Volumetric rendering Example

Rendering volumetric objects.

This example shows how to use QCustom3DVolume items to display volumetric data.


Running the Example

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Initializing Volume Item

The QCustom3DVolume items are special custom items (see QCustom3DItem ), which can be used to display volumetric data. The volume items are only supported with orthographic projection, so first we make sure the graph is using it:


The following code shows how to create a volumetric item tied to the data ranges of the axes:

m_volumeItem = QCustom3DVolume
# Adjust water level to zero with a minor tweak to y-coordinate position and scaling
            QVector3D(m_graph.axisX().max() - m_graph.axisX().min(),
                      (m_graph.axisY().max() - m_graph.axisY().min()) * 0.91f,
                      m_graph.axisZ().max() - m_graph.axisZ().min()))
            QVector3D((m_graph.axisX().max() + m_graph.axisX().min()) / 2.0f,
                      -0.045f * (m_graph.axisY().max() - m_graph.axisY().min()) +
                      (m_graph.axisY().max() + m_graph.axisY().min()) / 2.0f,
                      (m_graph.axisZ().max() + m_graph.axisZ().min()) / 2.0f))

By setting the scalingAbsolute property to false, we indicate that the scaling of the volume should follow the changes in the data ranges. Next we define the internal contents of the volume:

m_volumeItem.setTextureHeight(lowDetailSize / 2)

We use eight bit indexed color for our texture, as it is compact and makes it easy to adjust the colors without needing to reset the whole texture. For the texture data we use the data we created earlier based on some height maps. Typically the data for volume items comes pregenerated in a form of a stack of images, so we are not going to explain the data generation in detail. Please refer to the example code if you are interested in the actual data generation process.

Since we are using eight bit indexed colors, we need a color table to map the eight bit color indexes to actual colors. We use one we populated on our own, but in a typical use case you would get the color table from the source images:


We want to optionally show slice frames around the volume, so we initialize their properties. Initially, the frames will be hidden:

m_volumeItem.setSliceFrameGaps(QVector3D(0.01f, 0.02f, 0.01f))
m_volumeItem.setSliceFrameThicknesses(QVector3D(0.0025f, 0.005f, 0.0025f))
m_volumeItem.setSliceFrameWidths(QVector3D(0.0025f, 0.005f, 0.0025f))

Finally we add the volume as a custom item to the graph to display it:


Slicing into the Volume

Unless the volume is largely transparent, you can only see the surface of it, which is often not very helpful. One way to inspect the internal structure of the volume is to view the slices of the volume. QCustom3DVolume provides two ways to display the slices. The first is to show the selected slices in place of the volume. For example, to specify a slice perpendicular to the X-axis, you can use the following method:


To actually draw the slice specified above, the drawSlices property must be also set:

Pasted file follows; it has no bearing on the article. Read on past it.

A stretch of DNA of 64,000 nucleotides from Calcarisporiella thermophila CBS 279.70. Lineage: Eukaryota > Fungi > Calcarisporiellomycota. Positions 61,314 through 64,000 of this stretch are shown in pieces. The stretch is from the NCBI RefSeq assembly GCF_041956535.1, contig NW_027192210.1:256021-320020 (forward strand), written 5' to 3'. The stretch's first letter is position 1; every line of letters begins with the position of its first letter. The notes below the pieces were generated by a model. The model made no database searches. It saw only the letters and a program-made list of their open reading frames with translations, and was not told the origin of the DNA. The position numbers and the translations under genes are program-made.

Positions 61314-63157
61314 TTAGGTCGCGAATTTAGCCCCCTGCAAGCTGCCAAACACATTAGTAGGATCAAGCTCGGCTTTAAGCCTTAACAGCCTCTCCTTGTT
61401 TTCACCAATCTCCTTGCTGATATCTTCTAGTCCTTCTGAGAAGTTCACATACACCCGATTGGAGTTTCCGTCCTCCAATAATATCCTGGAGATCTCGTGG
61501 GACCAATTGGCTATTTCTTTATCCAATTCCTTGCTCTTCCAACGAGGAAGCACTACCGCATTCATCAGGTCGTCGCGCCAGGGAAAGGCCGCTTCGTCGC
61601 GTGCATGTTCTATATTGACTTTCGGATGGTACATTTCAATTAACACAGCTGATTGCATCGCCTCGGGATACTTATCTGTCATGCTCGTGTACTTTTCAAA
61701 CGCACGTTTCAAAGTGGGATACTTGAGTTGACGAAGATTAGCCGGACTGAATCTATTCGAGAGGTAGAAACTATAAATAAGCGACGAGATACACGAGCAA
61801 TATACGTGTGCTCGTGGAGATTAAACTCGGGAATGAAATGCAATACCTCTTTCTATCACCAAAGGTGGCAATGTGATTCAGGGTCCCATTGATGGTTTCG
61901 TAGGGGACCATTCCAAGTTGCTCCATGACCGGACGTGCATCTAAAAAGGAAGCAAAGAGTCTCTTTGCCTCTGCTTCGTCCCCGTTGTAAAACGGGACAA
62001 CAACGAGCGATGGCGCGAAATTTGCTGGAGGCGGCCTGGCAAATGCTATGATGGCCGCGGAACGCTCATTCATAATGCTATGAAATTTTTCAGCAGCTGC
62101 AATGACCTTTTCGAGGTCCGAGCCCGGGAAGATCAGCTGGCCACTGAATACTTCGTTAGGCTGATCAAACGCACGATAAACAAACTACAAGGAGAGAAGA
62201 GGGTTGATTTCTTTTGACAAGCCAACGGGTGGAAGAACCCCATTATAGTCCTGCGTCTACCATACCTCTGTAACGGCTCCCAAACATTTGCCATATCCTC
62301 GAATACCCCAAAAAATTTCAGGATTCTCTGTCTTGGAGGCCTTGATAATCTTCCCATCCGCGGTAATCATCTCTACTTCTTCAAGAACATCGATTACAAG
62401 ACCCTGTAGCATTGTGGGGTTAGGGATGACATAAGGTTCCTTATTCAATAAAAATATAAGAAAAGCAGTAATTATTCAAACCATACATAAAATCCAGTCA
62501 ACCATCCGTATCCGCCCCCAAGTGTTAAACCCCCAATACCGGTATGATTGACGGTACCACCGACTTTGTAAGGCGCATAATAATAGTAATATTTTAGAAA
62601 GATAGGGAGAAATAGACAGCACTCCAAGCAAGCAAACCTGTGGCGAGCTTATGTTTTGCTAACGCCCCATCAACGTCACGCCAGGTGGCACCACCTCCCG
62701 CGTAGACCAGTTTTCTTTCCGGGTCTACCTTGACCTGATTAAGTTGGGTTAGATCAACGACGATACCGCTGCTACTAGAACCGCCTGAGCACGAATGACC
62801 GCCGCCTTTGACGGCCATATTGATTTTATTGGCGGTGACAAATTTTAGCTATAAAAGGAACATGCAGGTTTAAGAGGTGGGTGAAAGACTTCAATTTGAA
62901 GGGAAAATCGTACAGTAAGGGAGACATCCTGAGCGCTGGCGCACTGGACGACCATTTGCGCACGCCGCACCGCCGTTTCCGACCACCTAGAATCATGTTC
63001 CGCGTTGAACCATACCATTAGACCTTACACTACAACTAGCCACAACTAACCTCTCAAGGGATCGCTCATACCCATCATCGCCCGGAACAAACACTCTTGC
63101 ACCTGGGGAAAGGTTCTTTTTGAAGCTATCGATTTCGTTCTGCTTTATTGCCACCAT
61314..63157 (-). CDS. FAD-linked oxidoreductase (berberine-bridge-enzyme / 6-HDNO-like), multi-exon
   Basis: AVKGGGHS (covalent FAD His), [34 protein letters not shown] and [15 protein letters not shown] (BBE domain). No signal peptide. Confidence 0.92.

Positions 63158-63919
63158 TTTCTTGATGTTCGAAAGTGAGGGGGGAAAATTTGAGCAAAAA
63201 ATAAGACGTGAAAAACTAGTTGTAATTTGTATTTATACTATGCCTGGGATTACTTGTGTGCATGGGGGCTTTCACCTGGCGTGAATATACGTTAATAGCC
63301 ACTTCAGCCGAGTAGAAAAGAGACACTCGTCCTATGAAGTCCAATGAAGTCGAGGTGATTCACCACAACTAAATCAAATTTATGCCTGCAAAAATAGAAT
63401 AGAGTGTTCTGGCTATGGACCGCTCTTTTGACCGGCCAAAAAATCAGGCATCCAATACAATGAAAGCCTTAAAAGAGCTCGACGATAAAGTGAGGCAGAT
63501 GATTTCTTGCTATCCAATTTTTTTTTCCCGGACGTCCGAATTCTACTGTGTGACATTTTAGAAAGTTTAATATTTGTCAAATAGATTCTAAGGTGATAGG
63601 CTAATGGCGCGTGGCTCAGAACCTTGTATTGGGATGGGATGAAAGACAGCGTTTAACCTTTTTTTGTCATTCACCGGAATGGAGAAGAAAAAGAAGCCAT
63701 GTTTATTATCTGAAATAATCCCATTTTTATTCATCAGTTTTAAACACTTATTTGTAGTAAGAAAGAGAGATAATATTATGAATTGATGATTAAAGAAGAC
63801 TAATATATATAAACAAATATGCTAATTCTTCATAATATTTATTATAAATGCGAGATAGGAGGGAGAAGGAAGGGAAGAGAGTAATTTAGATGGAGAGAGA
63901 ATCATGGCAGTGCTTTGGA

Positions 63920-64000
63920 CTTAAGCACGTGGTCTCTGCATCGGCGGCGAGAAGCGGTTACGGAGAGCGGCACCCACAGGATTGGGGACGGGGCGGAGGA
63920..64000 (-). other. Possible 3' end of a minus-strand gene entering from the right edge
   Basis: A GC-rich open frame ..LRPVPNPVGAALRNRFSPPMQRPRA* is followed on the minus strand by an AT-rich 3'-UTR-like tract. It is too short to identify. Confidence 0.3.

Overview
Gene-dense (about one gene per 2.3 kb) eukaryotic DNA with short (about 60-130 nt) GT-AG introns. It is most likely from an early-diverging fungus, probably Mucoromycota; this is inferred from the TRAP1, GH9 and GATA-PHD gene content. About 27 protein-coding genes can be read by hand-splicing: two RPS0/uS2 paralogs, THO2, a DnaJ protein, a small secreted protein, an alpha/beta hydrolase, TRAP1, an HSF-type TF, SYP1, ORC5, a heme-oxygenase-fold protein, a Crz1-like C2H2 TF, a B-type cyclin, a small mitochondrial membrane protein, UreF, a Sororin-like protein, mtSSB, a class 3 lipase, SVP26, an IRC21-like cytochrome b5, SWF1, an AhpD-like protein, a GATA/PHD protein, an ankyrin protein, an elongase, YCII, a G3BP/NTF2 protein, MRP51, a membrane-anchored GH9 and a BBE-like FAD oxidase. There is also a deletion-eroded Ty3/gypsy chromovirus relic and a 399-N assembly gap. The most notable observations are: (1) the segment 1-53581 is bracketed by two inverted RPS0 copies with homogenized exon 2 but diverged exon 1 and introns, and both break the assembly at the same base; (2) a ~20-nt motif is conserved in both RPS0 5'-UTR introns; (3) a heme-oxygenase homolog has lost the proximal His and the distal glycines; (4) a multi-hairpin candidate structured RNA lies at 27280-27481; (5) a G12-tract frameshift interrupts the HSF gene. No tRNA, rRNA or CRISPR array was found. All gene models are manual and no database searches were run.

The second way to view slices is to use renderSlice() method, which produces a QImage from the specified slice. This image can then be displayed on another widget, such as a QLabel here:

            QPixmap.fromImage(m_volumeItem.renderSlice(Qt.XAxis, m_sliceIndexX)))

Adjusting Volume Transparency

Sometimes viewing just the slices doesn’t give you a good understanding of the volume’s internal structure. QCustom3DVolume provides two properties that can be used to adjust the volume transparency:

m_volumeItem.setAlphaMultiplier(mult)            ...

The alphaMultiplier is a general multiplier that is applied to the alpha value of each voxel of the volume. It makes it possible to add uniform transparency to the already somewhat transparent portions of the volume to reveal internal opaque details. This multiplier doesn’t affect colors that are fully opaque, unless the preserveOpacity property is set to false.

An alternative way to adjust the transparency of the volume is adjust the alpha values of the voxels directly. For eight bit indexed textures, this is done simply by modifying and resetting the color table:

        newAlpha = enabled if terrainTransparency else 255
        for i in range(aboveWaterGroundColorsMin, underWaterGroundColorsMax):
            oldColor1 = m_colorTable1.at(i)
            oldColor2 = m_colorTable2.at(i)
            m_colorTable1[i] = qRgba(qRed(oldColor1), qGreen(oldColor1), qBlue(oldColor1), newAlpha)
            m_colorTable2[i] = qRgba(qRed(oldColor2), qGreen(oldColor2), qBlue(oldColor2), newAlpha)

        if (m_usingPrimaryTable)

High Definition vs. Low Definition Shader

By default the volume rendering uses the high definition shader. It accounts for each voxel of the volume with correct weight when ray-tracing the volume contents, providing an accurate representation of even the finer details of the volume. However, this is computationally very expensive, so the frame rate suffers. If rendering speed is more important than pixel-perfect accuracy of the volume contents, you can take the much faster low definition shader into use by setting false for useHighDefShader property. The low definition shader achieves the speed by making compromises on the accuracy, so it doesn’t guarantee each voxel of the volume will be sampled. This can lead to flickering and/or other rendering artifacts on the finer details of the volume.


Example Contents

Example project @ code.qt.io